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First Female ACC Student Earns Apprenticeship Credentials

Victoria Rose in working gear at ECI.

Above, Victoria Rose in working gear at ECI.

(December 13, 2021) – The Alamance Career Accelerator Program (CAP) last June graduated its first seven male student apprentices from the cohort that began in 2016. Now Victoria Rose, a 2021 Alamance Community College graduate, has become the first female apprentice to complete CAP while gaining work experience and a paycheck.

Victoria achieved three key milestones with her signature on the completed CAP agreement:  she earned an Associate in Applied Science in Mechatronics Engineering Technology after four debt-free years; she has a guaranteed full-time job with Engineered Controls International (ECI), LLC, in Whitsett, NC; and she has a Journeyman Certificate from the NC Department of Commerce.

The Career Accelerator Program (CAP) allows qualified high school students to attend Alamance Community College part-time, work part-time, and graduate after four years debt-free with an associate degree and a guaranteed full-time job. It is a partnership between Alamance Community College, Alamance-Burlington Schools, and a dozen industrial businesses in Alamance County.

CAP graduates complete approximately 8,000 hours, comprised of 6400 hours working as apprentices and 1600 hours learning in class. All tuition, books, and fees for the associate’s degree program are covered, so the students graduate debt-free. Alamance CAP is recognized by the State of North Carolina as a registered apprenticeship program.

Victoria Rose recently signed her apprenticeship completion agreement as ECI plant manager Jeremiah Cornett looked on.

Above, Victoria Rose recently signed her apprenticeship completion agreement as ECI plant manager Jeremiah Cornett looked on.

Victoria Rose knew in high school she wanted to be an engineer. When she learned about the Career Accelerator Program from a teacher at Cummings, she decided to enroll in ACC’s Mechatronics Engineering program.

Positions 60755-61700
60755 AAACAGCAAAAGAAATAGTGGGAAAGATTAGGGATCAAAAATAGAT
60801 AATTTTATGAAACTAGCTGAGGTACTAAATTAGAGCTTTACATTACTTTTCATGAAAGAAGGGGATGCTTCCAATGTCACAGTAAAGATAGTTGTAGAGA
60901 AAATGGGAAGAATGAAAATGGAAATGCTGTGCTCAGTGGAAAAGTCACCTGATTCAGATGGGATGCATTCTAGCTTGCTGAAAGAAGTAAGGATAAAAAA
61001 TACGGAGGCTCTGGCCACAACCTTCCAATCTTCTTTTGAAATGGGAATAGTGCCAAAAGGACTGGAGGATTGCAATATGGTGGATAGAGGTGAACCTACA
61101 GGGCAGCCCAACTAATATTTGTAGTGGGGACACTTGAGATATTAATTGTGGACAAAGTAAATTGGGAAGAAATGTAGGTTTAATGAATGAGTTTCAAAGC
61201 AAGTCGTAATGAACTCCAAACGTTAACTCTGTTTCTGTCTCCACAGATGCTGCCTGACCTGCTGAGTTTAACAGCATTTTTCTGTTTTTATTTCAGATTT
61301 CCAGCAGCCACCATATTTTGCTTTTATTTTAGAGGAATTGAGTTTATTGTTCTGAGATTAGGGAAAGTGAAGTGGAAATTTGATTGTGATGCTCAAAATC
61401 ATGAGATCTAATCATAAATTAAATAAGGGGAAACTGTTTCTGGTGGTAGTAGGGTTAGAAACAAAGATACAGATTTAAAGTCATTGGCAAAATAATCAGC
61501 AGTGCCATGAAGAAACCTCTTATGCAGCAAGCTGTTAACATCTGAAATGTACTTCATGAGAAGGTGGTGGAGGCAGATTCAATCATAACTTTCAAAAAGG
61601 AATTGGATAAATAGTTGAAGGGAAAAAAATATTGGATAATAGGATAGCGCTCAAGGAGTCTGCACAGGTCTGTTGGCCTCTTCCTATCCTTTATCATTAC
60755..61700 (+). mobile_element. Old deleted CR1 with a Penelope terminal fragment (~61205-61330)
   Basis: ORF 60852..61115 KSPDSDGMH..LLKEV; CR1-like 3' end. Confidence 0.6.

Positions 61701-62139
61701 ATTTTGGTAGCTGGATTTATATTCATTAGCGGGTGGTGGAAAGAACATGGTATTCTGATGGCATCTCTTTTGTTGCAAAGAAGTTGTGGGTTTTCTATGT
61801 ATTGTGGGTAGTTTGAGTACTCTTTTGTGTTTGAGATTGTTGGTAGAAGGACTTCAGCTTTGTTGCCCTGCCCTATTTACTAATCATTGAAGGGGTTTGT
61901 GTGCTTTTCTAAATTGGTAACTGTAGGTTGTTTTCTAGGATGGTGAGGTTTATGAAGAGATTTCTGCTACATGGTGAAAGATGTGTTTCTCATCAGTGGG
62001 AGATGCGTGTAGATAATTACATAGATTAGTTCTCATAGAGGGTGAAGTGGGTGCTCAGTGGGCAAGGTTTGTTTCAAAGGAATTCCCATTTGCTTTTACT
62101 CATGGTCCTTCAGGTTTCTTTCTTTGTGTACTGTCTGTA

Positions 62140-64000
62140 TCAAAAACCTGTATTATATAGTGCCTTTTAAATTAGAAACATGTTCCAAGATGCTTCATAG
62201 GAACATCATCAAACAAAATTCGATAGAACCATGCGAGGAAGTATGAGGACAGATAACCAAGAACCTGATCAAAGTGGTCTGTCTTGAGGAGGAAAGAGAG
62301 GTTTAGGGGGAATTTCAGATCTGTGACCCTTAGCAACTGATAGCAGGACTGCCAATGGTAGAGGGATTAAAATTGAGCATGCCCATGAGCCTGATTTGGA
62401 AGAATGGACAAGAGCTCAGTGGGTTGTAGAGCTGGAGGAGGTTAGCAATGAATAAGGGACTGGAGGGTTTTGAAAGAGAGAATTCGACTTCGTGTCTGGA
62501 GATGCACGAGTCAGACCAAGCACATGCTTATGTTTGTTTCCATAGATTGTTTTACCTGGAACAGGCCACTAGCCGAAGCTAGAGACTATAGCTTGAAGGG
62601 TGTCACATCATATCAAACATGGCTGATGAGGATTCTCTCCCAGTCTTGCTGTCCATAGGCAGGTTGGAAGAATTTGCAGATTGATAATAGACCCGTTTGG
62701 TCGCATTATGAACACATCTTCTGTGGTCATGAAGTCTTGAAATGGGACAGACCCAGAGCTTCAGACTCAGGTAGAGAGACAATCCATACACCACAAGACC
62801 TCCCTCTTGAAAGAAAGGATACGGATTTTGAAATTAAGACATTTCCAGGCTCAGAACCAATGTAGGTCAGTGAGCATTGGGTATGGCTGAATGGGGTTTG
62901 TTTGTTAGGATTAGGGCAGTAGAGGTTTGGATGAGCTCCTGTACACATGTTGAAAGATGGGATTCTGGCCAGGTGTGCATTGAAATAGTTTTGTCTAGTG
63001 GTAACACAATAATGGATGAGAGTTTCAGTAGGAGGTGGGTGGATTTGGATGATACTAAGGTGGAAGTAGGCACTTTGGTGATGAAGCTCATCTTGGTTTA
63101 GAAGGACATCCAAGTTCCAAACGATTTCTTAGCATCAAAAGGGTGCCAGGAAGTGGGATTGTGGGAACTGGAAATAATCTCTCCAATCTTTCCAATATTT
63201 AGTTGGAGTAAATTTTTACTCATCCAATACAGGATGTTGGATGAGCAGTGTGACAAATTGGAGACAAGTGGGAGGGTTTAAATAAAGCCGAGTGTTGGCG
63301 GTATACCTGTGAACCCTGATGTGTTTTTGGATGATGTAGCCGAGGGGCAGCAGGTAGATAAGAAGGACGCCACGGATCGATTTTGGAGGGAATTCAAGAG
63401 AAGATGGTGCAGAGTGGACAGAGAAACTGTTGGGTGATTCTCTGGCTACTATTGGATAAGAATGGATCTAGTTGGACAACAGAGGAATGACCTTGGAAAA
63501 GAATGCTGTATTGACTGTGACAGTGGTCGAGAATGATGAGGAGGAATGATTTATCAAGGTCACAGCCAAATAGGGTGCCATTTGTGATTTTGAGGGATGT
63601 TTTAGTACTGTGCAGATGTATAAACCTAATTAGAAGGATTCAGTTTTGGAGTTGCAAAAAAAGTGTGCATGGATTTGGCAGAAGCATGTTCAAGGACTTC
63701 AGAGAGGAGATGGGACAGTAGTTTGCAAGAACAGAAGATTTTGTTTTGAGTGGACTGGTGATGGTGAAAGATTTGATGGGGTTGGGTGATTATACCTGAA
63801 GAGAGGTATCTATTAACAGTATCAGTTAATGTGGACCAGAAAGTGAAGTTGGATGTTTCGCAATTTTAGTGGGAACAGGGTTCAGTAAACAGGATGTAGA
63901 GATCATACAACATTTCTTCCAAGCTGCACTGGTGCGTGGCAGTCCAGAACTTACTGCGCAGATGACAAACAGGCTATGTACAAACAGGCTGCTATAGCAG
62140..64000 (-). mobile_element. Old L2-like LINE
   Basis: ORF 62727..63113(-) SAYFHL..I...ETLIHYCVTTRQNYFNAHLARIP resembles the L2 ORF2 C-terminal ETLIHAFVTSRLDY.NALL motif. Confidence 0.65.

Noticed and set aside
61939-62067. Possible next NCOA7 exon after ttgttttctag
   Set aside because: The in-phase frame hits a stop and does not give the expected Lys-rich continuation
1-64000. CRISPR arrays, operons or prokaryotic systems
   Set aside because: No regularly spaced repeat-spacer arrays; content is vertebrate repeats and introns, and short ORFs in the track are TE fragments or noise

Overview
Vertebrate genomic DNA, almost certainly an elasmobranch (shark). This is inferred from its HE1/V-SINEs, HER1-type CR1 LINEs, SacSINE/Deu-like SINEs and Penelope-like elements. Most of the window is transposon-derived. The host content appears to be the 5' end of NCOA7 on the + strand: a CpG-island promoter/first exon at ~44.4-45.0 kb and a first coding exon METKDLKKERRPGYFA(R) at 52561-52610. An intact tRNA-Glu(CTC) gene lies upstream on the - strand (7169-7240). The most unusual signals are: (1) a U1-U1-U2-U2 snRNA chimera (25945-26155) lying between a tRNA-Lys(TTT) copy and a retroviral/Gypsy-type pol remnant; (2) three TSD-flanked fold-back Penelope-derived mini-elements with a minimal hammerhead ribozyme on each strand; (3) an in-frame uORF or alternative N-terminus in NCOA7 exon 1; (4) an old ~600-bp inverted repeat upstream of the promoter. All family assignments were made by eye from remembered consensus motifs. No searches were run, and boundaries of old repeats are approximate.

“If you decide to be a mechatronics engineer, you should try the apprenticeship program because you will also have a job, learn how to work on the machines, and troubleshoot,” she said.

At ECI, Victoria is responsible for quality control. “Every morning I do audits to make sure everything goes correctly,” she says.

Victoria’s CAP journey was nearly derailed by the pandemic. She was laid off from her previous employer but, through CAP, she found a new company in ECI where she finished her apprenticeship and now has a full-time job.

“My experience at ECI as the one and only female was different than what I expected,” said Victoria. “They show me kindness and treat me so well. I never have any problem working there. They even have listened to my idea about helping the company grow.”

Over the past four years, Victoria learned to navigate job responsibilities while earning a degree, discovering new skills while improving on others. “I definitely have more confidence and better communication skills,” she said.

Victoria’s associate degree and her on-the-job training guarantees future opportunities, especially in the growing field of mechatronics. Victoria advises any high school juniors or seniors that are mechanically inclined to consider Career Apprenticeship Program through Alamance Community College.

Victoria Rose has a solid future ahead but she is not finished with her education. “I plan to come back to ACC to earn my degree in Computer-Integrated Machining,” she said. “It’s a win-win situation.”